Student has agreed that all tutoring, explanations, and answers provided by the tutor will be used to help in the learning process and in accordance with Studypool's honor code & terms of service.

Final Answer

here we go hun



Affiliate institution


Theories of crime response

Simeon wrote about his story, and his family lives in Mississippi, where racism was a
serious issue. The black people had no rights, and the whites took advantage of them. Simeon
and his family were among the few black people living at Mississippi by then while working at
cotton farms to earn a living. Simeon opened up about the death of his close cousin, who was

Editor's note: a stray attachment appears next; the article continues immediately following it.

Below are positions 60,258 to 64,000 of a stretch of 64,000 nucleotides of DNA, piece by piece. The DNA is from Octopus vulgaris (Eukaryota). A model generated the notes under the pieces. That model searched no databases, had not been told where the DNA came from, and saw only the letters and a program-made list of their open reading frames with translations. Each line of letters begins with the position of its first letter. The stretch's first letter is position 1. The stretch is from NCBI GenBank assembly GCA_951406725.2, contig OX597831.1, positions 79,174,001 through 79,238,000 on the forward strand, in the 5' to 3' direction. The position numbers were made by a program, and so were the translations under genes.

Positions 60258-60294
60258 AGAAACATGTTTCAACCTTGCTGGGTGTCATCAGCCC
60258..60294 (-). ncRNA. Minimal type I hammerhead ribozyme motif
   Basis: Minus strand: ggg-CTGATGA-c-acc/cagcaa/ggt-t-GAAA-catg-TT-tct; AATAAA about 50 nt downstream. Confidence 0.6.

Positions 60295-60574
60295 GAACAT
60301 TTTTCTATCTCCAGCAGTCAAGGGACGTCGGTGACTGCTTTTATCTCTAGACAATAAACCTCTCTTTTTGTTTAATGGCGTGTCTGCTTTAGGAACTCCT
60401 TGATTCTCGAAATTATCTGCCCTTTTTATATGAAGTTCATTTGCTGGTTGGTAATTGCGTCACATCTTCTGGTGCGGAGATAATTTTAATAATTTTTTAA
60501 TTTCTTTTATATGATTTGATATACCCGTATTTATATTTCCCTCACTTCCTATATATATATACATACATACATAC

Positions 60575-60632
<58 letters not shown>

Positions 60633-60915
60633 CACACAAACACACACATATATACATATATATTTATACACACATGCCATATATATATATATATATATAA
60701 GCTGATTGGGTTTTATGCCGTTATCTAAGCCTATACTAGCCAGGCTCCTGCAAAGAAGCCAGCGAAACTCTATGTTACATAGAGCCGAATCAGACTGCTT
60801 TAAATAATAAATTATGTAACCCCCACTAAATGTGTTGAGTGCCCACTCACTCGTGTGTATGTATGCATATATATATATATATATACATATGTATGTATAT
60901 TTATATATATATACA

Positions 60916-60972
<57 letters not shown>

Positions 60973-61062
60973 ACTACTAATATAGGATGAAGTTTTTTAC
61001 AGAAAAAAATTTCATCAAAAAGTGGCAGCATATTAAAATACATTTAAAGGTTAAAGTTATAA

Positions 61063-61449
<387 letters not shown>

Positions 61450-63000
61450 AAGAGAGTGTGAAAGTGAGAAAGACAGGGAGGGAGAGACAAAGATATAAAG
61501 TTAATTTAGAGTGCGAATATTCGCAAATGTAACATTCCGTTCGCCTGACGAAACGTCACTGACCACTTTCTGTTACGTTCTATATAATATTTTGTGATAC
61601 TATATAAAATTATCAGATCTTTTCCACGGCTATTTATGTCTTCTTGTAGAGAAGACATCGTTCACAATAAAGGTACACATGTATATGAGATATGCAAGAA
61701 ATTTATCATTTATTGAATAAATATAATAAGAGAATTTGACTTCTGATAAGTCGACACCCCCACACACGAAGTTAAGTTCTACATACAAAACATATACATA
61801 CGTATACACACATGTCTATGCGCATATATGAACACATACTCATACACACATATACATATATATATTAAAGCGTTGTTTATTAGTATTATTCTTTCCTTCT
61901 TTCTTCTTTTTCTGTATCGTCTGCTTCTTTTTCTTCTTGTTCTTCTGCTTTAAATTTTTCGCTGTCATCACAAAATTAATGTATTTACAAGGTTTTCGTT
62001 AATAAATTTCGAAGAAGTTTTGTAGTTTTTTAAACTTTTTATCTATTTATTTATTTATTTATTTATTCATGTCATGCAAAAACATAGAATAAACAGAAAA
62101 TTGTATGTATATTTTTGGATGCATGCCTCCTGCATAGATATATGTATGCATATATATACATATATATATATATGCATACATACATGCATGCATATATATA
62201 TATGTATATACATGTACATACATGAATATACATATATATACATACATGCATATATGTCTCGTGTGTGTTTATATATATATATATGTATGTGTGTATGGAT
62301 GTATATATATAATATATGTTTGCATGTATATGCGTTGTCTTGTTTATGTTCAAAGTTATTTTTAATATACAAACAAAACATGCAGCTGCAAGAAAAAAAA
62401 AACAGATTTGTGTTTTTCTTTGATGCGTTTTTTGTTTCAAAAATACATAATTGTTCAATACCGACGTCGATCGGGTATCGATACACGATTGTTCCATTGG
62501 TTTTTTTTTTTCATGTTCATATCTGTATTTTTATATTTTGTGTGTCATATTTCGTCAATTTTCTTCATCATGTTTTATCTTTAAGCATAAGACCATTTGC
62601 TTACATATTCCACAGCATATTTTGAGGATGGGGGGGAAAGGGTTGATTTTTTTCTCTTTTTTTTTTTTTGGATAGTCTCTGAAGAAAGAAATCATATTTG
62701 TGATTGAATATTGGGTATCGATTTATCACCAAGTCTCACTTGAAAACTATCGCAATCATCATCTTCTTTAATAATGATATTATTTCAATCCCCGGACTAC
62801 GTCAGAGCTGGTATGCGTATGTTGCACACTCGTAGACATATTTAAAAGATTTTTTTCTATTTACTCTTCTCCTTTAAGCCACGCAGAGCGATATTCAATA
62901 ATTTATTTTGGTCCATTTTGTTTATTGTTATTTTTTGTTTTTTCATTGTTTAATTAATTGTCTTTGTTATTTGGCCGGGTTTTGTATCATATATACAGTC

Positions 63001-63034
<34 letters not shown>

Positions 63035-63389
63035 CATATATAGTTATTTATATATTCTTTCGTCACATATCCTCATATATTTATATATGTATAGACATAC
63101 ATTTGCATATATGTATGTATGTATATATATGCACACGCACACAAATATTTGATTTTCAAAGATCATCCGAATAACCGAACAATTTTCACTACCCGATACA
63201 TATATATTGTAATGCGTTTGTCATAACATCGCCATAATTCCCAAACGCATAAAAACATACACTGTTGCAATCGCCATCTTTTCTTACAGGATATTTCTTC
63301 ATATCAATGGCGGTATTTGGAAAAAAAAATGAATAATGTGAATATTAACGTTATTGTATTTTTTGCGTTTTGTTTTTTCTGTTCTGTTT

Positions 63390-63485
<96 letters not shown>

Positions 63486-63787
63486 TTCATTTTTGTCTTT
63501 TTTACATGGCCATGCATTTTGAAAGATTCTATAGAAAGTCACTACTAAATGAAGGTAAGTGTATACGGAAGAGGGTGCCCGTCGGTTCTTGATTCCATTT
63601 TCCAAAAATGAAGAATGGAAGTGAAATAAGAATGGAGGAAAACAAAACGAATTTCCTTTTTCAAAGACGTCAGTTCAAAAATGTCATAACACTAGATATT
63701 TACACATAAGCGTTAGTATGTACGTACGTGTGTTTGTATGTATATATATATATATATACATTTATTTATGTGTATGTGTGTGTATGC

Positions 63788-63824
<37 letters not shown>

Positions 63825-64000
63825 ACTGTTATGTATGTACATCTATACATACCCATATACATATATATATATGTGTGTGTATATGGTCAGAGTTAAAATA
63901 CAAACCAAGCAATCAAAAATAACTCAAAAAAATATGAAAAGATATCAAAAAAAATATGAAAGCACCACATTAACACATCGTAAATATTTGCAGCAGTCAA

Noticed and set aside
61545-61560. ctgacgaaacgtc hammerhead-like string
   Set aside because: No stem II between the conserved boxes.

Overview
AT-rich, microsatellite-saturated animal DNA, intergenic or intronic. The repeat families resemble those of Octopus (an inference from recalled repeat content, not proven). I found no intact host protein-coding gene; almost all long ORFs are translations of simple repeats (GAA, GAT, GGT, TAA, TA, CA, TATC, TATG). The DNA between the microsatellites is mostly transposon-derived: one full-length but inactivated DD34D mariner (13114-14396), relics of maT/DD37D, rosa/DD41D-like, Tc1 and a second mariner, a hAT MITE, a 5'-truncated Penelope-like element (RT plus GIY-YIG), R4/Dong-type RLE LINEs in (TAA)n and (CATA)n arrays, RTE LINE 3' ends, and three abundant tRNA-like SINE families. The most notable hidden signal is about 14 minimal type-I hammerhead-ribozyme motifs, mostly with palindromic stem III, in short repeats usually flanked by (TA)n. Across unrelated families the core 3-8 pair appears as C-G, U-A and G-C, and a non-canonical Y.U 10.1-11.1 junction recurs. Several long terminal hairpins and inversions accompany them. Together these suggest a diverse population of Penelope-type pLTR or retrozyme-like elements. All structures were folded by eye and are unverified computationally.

abducted and later found dead and thrown into a river because of whistling at a white woman.
The theory of crime that fits Simeon’s encounter is the social environment theory. A
significant length of the story is about the racism that was fatal at Mississippi. The social,
environmental theory seeks to explain crimes whose influence and the cause is from the person’s
environment (Gottfredson, 2017). The situation in which a person stays contributes to the
attributes of committing certain criminal activities (Hirschi, 2017). The black people living in
Mississippi could not vote or add to anything in the country. The white people could murder the
black people anyhow and walk free without trials...

terryann185 (3874)
University of Maryland

Top quality work from this tutor! I’ll be back!

Just what I needed… fantastic!

Use Studypool every time I am stuck with an assignment I need guidance.

Similar Questions
Related Tags